Capone and Maples say they both feel passionately about helping veterans and many of the homeless are veterans. Oftentimes, Maples explained, the veterans come back home unable to cope with relationships of any kind. They often find peace at the Acres.

   “It’s a beautiful place,” Maples said. “We want to be sure to create a good environment for them.”

   Capone and Maples say that their involvement at Unity Acres comes down to Matthew 25: “For I was hungry and you gave me food, I was thirsty and you gave me drink, a stranger and you welcomed me, naked and you clothed me, ill and you cared for me, in prison and you visited me.”

   Bob Belge’s early involvement also centered round the Gospel message. “I think at the time I was trying to be religious. Then I discovered you could do these good things because they were good, not only because I thought God wanted me to do them.”

   Belge said around 50 years ago he heard “some guy” was trying to open a drop-in center for the homeless in Syracuse. He was interested in helping and that’s when he met Father McVey. The Belges have worked to feed the homeless for years. They still volunteer at the food pantry at Assumption Church on the city’s north side.  Betty headed up a vital bread baking ministry and also a dinner ministry out of St. Vincent de Paul Church for many years.  “Betty has vision and she is always very careful to make sure everyone feels welcome and is treated with dignity,” Bob said.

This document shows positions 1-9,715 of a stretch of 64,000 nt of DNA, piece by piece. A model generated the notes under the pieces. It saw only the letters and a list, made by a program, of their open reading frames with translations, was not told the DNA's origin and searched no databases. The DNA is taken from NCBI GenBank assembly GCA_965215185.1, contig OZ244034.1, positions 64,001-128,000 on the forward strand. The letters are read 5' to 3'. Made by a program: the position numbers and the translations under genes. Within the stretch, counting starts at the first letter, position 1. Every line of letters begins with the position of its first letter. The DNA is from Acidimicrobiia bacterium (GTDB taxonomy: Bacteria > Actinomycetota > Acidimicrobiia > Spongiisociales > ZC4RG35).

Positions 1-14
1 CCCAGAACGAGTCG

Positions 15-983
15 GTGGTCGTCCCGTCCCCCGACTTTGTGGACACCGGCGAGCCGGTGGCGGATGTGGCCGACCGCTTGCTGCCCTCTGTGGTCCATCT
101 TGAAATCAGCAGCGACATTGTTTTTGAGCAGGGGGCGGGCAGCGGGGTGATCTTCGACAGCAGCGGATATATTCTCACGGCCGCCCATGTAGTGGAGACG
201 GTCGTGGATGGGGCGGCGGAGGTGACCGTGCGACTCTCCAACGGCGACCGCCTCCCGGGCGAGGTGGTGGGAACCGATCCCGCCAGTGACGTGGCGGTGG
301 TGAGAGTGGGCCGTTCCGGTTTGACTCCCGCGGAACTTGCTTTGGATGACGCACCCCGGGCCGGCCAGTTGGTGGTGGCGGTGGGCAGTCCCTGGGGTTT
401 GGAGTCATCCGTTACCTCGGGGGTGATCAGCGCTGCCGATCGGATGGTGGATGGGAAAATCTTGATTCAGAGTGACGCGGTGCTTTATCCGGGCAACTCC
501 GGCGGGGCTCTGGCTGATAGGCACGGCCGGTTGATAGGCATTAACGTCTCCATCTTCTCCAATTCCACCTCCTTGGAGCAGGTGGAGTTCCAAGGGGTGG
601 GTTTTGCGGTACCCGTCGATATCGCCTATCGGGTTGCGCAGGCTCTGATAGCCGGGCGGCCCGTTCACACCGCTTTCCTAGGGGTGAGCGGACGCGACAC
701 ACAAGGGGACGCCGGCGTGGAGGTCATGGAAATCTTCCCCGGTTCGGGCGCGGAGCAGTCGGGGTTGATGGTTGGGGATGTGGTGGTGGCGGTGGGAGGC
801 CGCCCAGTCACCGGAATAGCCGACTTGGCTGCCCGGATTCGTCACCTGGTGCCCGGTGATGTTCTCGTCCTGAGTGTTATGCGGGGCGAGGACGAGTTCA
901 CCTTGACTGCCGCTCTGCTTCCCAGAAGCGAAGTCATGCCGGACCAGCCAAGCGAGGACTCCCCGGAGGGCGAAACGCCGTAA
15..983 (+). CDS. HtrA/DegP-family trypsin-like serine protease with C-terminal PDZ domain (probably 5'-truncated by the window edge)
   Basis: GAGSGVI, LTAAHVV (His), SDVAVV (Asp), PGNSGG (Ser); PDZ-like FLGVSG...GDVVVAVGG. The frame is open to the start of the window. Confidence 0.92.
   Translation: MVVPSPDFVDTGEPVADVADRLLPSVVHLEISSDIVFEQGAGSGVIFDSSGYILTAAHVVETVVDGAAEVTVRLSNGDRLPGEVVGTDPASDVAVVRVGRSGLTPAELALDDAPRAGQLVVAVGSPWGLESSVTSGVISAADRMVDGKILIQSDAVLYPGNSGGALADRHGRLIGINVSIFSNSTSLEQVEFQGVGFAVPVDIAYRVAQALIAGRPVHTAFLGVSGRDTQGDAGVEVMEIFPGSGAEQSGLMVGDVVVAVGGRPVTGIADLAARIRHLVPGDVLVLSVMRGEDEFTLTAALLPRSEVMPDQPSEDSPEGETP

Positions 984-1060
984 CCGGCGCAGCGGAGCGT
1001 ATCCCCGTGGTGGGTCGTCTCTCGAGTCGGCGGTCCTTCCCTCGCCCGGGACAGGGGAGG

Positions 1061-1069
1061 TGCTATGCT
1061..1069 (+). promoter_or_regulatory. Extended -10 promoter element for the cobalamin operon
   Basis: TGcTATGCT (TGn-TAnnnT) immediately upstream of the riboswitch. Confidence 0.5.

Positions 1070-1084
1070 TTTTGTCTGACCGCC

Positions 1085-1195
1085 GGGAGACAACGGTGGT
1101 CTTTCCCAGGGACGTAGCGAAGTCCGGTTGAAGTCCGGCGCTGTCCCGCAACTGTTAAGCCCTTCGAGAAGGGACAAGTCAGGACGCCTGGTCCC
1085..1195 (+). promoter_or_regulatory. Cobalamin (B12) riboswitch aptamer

It wasn’t only the idea of feeding the homeless that attracted them to Unity Acres. They said they found the philosophy of the Acres incredible and one they wanted to be part of.

   “If one of the men is ill, someone will stay all night with him if they have to,” Betty said.

   “The message is, ‘You are a human being and we love you and you don’t have to do anything to earn that love,” Bob explained.

   Their children watched while their parents spent their free hours at work in the ministry to homeless. Bob said the kids liked to tell them they were “giving in to a middle class guilt trip.” These days, nearly all their children perform some kind of service to others.

   The overriding message of Unity Acres is one of welcome and hospitality. Stephen Dickhout, executive director of the Acres, said the honorees carry the same message.

   “They were all around long before I got here,” Dickhout said. “Bob and Mark volunteered with the homeless. Betty has been supportive and helped all through the years and Mary Maples is a person with a wonderful spirit. Her knowledge of social work has been invaluable.”

   The Acres became a not-for-profit corporation in 2000 and all the honorees have been involved after Father McVey and Stanton died in the mid1990s. Dickhout said they have been instrumental in making decisions that keep the Acres going.

   The Acres relies on generosity of donations to keep the buildings going, provide heat in the cold Oswego County winters, feed the men — body, mind and spirit.
Anyone wishing to help can visit the website unityacres.org or call 315-298-6215.